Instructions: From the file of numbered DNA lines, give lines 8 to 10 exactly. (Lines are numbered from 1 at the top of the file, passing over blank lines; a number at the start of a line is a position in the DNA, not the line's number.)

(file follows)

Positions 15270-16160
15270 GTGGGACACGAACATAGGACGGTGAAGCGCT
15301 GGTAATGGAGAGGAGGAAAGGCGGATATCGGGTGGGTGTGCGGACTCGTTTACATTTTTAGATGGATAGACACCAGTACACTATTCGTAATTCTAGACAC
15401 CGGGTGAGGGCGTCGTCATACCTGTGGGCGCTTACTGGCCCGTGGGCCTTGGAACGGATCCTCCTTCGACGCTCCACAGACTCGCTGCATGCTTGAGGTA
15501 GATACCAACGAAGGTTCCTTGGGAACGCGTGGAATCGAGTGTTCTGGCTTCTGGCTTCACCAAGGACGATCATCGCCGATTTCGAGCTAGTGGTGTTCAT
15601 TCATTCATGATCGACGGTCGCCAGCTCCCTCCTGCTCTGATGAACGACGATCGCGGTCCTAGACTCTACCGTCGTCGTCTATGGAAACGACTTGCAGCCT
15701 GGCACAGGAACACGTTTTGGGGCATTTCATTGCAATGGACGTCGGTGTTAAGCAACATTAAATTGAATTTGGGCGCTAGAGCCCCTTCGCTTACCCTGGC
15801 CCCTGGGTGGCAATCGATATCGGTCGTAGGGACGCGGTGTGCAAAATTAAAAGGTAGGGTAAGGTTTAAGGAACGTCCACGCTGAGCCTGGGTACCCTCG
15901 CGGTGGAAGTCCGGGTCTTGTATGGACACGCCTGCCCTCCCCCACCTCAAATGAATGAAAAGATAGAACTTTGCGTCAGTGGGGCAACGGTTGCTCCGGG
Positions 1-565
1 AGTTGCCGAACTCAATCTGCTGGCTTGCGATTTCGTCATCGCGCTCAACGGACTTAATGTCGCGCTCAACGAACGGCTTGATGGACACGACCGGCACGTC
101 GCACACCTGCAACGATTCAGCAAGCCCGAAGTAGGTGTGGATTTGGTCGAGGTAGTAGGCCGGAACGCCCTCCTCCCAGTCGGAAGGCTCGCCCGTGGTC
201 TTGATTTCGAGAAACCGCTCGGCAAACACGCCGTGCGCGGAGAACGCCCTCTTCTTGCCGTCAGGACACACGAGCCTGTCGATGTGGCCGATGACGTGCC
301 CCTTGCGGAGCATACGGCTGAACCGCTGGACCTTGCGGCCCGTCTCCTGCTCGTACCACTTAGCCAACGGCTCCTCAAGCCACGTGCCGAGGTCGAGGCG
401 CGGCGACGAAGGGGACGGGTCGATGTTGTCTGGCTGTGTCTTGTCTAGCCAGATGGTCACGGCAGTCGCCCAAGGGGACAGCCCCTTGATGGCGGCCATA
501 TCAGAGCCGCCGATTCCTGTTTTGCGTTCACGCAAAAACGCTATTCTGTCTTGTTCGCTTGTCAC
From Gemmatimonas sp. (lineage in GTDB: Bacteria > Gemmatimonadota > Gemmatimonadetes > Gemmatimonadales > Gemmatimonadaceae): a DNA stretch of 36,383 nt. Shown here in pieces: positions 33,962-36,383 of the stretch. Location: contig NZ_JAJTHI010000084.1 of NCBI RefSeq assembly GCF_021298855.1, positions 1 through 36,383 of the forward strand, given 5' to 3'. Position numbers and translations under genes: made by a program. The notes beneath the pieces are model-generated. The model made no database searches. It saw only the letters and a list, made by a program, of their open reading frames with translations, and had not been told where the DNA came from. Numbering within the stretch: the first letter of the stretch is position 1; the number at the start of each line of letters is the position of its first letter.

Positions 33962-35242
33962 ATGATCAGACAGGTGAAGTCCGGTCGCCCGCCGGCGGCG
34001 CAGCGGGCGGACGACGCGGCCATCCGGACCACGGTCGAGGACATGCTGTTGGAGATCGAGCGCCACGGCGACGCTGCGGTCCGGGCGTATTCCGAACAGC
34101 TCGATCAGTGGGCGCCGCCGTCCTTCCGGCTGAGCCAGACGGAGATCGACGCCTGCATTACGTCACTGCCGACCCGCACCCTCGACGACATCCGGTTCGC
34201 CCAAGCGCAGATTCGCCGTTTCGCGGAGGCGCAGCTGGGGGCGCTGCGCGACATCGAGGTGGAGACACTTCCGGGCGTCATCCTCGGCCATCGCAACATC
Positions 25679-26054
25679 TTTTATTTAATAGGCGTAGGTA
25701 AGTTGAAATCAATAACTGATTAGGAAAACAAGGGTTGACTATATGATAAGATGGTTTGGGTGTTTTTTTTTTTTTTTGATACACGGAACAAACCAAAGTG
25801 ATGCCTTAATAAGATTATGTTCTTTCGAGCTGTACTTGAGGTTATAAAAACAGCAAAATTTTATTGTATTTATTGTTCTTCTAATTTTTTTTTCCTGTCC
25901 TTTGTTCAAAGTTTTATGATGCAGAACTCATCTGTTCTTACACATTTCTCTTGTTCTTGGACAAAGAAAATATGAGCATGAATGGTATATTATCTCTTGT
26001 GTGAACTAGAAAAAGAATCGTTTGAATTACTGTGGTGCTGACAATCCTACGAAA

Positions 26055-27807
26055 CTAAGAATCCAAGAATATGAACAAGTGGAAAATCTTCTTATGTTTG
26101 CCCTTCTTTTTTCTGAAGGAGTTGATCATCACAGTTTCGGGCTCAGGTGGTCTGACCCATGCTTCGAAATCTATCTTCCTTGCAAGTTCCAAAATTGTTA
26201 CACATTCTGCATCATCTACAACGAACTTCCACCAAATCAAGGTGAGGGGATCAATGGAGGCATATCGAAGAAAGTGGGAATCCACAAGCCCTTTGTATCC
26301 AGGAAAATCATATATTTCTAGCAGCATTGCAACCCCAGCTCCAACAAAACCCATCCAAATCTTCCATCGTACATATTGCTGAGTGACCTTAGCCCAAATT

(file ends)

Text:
15801 CCCTGGGTGGCAATCGATATCGGTCGTAGGGACGCGGTGTGCAAAATTAAAAGGTAGGGTAAGGTTTAAGGAACGTCCACGCTGAGCCTGGGTACCCTCG
15901 CGGTGGAAGTCCGGGTCTTGTATGGACACGCCTGCCCTCCCCCACCTCAAATGAATGAAAAGATAGAACTTTGCGTCAGTGGGGCAACGGTTGCTCCGGG
Positions 1-565